Illinois Court Blocks Forced Blood Draw from Motorists Second highest court in Illinois denies police right to use force to draw blood from drivers.
An increasing number of states allow police to use any level of force needed to take blood from a motorist accused of driving under the influence of alcohol (DUI). In Ohio and Texas this procedure is explicitly authorized by statute. In Washington, the state Supreme Court decided to sanction the practice on its own authority. Last Tuesday, the Illinois Court of Appeals was unwilling to take that extreme step.
A three-judge panel upheld a trial court's determination to suppress the evidence created when police held Jacqueline Farris down and forcibly drew her blood. On May 12, 2009 at around 10:30pm, Officer Kevin Orms arrived at the scene of an accident in the village of Bradley and found Farris behind the wheel of one of the vehicles involved. She smelled of alcohol. Orms had her taken to the hospital where he asked for consent to draw her blood. Farris refused. Officer Orms then ordered a nurse to take the blood by force. Three personnel were required to hold Farris down because she resisted.
Lab results showed the blood alcohol content (BAC) of the Farris sample was estimated at 0.285, but a lower court threw out the evidence as inadmissible. Under state law, forcible blood extraction is only authorized when a driver causes death or the personal injury of another driver, passenger or pedestrian.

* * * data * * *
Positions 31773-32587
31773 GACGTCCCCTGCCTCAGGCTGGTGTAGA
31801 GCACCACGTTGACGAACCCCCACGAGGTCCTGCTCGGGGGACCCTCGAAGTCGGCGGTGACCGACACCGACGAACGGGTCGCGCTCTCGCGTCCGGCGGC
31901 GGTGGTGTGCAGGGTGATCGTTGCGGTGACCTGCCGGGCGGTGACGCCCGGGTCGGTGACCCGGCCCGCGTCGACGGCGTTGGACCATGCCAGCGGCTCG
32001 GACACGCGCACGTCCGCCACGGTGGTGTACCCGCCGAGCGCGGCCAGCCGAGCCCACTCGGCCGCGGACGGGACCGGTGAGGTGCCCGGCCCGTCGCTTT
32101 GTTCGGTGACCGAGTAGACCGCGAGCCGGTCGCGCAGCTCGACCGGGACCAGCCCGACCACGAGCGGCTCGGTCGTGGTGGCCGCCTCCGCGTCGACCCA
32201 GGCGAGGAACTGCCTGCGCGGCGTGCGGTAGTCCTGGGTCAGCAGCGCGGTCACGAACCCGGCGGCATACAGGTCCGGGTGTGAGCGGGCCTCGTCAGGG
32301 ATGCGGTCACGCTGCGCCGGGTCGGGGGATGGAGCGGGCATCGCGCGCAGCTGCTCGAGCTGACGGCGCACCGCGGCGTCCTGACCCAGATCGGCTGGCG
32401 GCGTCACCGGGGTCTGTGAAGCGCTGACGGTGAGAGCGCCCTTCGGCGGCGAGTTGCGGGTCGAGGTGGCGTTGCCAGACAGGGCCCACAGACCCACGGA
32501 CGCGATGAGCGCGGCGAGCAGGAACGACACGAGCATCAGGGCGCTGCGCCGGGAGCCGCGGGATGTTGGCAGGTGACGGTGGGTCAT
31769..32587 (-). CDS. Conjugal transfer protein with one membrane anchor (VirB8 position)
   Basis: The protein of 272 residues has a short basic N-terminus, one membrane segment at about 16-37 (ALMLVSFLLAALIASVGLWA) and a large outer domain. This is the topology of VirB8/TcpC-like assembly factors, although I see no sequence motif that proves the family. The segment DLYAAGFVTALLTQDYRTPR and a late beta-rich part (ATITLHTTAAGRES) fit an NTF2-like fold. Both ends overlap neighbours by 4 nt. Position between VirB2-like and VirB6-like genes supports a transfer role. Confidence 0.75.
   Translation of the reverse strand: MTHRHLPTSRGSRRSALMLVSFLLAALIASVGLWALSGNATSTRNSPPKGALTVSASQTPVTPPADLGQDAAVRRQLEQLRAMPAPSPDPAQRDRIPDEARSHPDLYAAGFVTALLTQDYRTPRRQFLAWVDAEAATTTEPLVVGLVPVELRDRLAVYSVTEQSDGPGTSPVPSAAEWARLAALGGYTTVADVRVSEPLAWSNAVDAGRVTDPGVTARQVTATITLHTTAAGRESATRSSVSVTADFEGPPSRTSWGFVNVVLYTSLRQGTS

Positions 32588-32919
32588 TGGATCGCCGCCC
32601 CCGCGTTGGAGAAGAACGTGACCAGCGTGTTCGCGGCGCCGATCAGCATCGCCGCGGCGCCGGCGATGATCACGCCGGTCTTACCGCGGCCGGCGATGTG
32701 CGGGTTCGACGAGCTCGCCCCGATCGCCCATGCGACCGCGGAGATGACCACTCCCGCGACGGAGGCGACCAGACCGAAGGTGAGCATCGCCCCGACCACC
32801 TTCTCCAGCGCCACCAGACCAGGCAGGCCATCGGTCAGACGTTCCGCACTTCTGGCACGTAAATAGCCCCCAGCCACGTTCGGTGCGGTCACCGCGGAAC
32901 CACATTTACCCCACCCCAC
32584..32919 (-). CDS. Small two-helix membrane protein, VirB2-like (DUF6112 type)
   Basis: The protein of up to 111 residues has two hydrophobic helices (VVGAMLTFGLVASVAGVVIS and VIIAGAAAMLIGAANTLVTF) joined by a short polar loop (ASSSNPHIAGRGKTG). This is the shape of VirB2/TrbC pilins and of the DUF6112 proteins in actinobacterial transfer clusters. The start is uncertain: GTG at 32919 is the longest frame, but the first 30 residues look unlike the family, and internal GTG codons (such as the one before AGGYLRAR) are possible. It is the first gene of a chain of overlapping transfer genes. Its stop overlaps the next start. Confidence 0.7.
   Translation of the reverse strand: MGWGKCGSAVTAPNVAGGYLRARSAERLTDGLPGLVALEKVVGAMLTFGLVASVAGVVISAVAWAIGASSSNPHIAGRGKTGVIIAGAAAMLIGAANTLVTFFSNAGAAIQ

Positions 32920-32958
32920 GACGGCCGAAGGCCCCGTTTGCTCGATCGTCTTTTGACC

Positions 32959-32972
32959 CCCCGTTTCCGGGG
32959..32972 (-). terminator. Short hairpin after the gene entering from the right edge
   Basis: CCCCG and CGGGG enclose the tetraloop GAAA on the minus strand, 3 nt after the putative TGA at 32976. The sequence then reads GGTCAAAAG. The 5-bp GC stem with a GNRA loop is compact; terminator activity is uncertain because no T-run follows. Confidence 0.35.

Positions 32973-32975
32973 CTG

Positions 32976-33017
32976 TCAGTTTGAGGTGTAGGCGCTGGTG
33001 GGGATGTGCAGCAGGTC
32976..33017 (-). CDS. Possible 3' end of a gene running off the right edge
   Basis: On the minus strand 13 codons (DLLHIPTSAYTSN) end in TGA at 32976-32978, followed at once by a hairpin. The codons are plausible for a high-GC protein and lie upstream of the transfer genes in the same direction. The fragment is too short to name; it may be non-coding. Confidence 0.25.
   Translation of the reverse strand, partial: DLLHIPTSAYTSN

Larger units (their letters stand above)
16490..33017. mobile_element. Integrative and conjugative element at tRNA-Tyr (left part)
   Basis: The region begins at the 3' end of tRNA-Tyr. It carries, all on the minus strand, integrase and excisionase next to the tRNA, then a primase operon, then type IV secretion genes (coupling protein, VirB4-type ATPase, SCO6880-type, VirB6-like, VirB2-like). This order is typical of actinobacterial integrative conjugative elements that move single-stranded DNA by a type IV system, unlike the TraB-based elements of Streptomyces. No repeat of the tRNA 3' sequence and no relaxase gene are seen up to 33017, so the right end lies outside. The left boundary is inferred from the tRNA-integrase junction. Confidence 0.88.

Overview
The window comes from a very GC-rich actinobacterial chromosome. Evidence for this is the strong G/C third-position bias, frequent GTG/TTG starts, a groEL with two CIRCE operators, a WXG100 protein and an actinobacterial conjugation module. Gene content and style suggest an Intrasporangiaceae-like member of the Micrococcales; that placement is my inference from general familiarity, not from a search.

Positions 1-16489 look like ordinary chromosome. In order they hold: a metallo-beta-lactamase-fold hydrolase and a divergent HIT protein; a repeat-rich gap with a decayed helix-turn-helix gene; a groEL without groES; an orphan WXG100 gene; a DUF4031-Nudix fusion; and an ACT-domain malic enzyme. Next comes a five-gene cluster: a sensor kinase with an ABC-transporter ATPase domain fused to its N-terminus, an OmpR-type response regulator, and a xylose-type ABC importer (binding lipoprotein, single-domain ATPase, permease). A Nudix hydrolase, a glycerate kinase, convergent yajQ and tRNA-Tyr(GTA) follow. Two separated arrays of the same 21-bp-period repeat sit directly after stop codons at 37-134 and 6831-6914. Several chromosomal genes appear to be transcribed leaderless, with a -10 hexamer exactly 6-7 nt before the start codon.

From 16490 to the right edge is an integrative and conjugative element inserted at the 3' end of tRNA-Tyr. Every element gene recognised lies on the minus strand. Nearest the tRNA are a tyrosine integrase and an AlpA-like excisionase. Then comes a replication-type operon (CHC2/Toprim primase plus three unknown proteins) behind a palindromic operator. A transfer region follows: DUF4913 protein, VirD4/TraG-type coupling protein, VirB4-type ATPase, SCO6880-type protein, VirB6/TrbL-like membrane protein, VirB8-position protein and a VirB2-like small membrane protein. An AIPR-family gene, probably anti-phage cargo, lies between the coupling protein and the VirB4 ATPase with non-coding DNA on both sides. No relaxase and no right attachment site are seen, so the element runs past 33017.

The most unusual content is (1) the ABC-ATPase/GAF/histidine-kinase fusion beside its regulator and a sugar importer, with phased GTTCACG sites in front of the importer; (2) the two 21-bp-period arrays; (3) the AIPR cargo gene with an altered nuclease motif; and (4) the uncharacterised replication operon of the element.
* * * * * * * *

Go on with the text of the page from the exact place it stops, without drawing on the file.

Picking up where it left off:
Prosecutors argued that the officer had probable cause to suspect Farris of being drunk, and there was not time to obtain a warrant before the alcohol would dissipate. In agreeing with the lower court, the appellate majority cited a 2005 state Supreme Court precedent that allowed testing without consent in cases of death or injury but did not touch on cases where no injuries occurred.
"In Jones our supreme court was quite clear that there is no practical need for physical force in obtaining bodily fluid samples since the Vehicle Code eliminates any advantage a DUI arrestee might hope to gain from refusing chemical testing," Judge William E. Holdridge wrote for the majority. "As the Jones court noted, the defendant's refusal to comply with the request for a sample, in and of itself, is sufficient to justify a statutory summary suspension of the defendant's driver's license, the purpose of which is to protect the public from intoxicated motorists."
Under Illinois law, refusing to submit to a test can be used as evidence of guilt and a year-long administrative license suspension is automatically imposed. A copy of the decision is available in a 100k PDF file at the source link below.